How to Be An Ethical Dude And A Consumer In The Sex Industry: Part I

Gloria Steinem as an undercover Playboy Bunny

I am a person whose march into adulthood directly coincided with the rise of the internet access in this country. As with most people who for whom the awfulness of puberty directly paralleled the proliferation of high speed internet, I am also one of the untold mass of individuals who has/is a consumer of pornography. This fact might have been a slightly taboo thing to admit only a few generations ago, but in today’s modern society pornography is pretty much everywhere. Porn stars have a brand recognition that reaches almost every household in this country, they have billboards in Times Square, and even mainstream media outlets examine the various economic aspects behind this behemoth of an industry. With Porn’s greater acceptance, the entire sex industry has become (or is becoming) mainstream, and we are just now beginning to see what its impact will be in society.

Given the arguably universal acceptance of some degree of pornography in this country, it is time to start critically analyzing the work of this industry in the same vein as we would other forms of popular media. Like radio, TV, and print/online journalism, porn should be held to a high standard in terms of what its impact is on the social values of its consumers. We are frankly past the days of the constitutionally problematic and  meaningless Miller Standard definition of obscenity (where something must have a serious literary, artistic, political or scientific value and NOT apply solely to the ones “prurient” interests). Porn has multi-generational presence in popular zeitgeist, so the time where it could be subjected to questionable forms of censorship without a popular uproar is basically over (even the Department of Justice has basically abandoned its efforts to regulate non-child porn outside of a few notable cases).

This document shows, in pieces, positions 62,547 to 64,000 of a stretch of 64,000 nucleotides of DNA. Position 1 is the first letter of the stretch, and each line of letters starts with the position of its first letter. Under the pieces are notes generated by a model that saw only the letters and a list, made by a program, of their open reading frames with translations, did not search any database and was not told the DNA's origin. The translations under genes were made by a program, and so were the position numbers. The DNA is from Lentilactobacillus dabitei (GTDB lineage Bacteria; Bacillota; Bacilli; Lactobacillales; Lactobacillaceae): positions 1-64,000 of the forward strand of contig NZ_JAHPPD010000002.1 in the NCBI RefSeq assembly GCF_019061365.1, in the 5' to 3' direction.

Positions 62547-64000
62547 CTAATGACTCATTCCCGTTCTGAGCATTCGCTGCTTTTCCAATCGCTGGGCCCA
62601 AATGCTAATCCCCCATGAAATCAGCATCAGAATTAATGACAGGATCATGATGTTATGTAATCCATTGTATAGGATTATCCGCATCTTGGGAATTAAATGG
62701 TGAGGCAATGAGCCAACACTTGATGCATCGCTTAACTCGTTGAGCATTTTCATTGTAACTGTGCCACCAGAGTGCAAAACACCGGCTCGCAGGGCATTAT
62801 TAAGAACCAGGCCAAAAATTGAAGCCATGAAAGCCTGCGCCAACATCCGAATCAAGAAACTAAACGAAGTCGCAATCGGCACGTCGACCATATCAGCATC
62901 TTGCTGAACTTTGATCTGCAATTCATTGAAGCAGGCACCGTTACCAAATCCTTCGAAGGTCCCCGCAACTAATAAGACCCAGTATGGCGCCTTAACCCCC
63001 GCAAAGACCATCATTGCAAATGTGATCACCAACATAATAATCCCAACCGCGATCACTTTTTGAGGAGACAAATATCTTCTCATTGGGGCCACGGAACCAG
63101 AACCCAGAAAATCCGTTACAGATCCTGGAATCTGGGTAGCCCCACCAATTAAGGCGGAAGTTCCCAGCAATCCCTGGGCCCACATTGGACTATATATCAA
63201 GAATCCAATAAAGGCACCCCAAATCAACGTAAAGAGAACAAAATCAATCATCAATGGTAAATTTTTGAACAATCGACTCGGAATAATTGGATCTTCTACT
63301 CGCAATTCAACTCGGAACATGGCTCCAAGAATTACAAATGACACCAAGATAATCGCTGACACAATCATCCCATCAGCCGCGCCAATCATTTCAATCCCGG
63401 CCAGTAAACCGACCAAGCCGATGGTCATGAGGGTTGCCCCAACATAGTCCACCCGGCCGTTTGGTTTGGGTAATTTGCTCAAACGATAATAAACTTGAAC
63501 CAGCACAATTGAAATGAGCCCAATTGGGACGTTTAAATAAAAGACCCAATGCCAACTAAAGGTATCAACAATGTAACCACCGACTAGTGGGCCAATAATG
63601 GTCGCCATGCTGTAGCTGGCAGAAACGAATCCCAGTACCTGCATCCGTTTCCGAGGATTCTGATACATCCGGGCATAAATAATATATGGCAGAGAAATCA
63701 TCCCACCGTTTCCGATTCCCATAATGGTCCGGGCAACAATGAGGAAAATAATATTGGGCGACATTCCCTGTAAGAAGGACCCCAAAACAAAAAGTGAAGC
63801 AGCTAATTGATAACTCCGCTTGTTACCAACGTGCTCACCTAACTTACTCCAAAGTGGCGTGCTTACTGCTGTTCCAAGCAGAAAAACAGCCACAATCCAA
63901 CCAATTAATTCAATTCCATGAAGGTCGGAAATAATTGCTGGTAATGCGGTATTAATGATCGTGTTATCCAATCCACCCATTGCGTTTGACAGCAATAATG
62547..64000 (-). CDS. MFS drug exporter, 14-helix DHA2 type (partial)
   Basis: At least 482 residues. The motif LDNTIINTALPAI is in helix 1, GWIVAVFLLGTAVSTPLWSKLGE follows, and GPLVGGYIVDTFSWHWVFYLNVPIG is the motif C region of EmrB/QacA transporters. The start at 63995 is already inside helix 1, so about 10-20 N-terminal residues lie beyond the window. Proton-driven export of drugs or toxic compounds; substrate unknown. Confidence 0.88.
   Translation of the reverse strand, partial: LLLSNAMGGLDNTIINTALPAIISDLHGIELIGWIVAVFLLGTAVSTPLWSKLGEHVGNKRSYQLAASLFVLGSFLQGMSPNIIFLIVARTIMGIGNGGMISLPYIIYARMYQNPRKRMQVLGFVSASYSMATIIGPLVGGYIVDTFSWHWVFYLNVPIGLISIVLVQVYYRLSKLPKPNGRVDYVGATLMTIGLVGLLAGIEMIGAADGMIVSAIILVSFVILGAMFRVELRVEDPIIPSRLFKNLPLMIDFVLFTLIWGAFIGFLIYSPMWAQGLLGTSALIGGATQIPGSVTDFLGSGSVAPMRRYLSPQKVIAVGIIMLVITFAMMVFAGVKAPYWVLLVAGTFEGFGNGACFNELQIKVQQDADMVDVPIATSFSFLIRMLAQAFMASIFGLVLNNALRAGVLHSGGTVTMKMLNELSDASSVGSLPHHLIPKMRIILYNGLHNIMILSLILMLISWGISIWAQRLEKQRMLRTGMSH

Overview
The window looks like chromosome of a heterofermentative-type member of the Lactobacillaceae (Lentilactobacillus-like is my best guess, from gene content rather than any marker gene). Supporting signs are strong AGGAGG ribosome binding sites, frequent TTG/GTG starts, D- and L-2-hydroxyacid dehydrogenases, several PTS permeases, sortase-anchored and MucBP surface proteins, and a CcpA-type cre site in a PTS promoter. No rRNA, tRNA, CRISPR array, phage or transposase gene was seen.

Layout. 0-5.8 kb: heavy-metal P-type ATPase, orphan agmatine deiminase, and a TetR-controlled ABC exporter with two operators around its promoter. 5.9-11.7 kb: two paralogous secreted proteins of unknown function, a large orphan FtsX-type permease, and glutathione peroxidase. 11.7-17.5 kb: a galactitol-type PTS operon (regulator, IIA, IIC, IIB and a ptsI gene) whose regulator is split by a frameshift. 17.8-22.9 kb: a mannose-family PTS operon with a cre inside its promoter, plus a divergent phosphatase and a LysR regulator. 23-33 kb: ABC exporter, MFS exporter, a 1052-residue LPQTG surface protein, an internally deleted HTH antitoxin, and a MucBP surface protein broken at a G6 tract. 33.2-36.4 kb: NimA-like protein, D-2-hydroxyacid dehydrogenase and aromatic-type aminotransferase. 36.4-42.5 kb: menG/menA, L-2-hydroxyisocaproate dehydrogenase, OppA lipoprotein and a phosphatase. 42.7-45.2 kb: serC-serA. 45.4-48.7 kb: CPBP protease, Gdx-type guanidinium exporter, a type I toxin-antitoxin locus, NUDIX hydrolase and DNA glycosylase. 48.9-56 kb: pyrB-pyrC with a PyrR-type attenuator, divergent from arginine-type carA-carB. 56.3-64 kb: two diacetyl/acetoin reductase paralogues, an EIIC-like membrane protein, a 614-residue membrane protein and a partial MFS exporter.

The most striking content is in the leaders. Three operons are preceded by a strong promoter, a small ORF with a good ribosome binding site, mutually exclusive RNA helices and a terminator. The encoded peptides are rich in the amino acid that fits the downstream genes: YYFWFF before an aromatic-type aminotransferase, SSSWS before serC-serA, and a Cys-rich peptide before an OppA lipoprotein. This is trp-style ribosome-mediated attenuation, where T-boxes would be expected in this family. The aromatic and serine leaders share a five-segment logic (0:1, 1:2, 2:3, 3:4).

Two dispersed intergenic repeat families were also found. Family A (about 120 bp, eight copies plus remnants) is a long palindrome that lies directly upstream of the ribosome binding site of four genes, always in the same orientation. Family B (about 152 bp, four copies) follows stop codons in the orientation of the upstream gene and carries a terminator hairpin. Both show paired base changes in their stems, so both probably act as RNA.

But I when I talk about a need to uphold social values in porn and the wider impact of the sex industry, I am actually being specific to the issue of gender politics and feminism. The obvious media fuck ups that have occurred during this year’s chapter in the never-ending conservative “War on Women” have renewed the fight for a more socially responsible look into issues of sexuality and female empowerment in politics, labor, and the bedroom. As a supporter of those who condemn assholes like Rush Limbaugh, it is harder for me as a heterosexual male to defend porn- especially transgressive or violent BDSM as somehow less awful than the everyday slights and commonplace misogyny that goes on in non-sexually explicit media.

To be told this reason for upholding social value in our media should be obvious, but it bears repeating. While porn and the presence of adult book stores do not demonstrably correlate or cause sexualized violence (in fact the opposite might be true if you check on the science), media in general does have an affect on the psyches of its consumers. Feminist bloggers this year have rightfully taken on the rampant misogyny within the video game industry (and suffered some disgusting consequences), on the basis that many popular games are creating a level of acceptance for a stylized form of sexualized violence within its growing number of users. Even porn defenders like Dan Savage believe that “kabuki sex” at a minimum leaves its viewers at least initially with unrealistic expectations concerning the likes and dislikes of future sexual partners (although Savage also blames the shitty state of sex-education, which is undoubtedly an issue).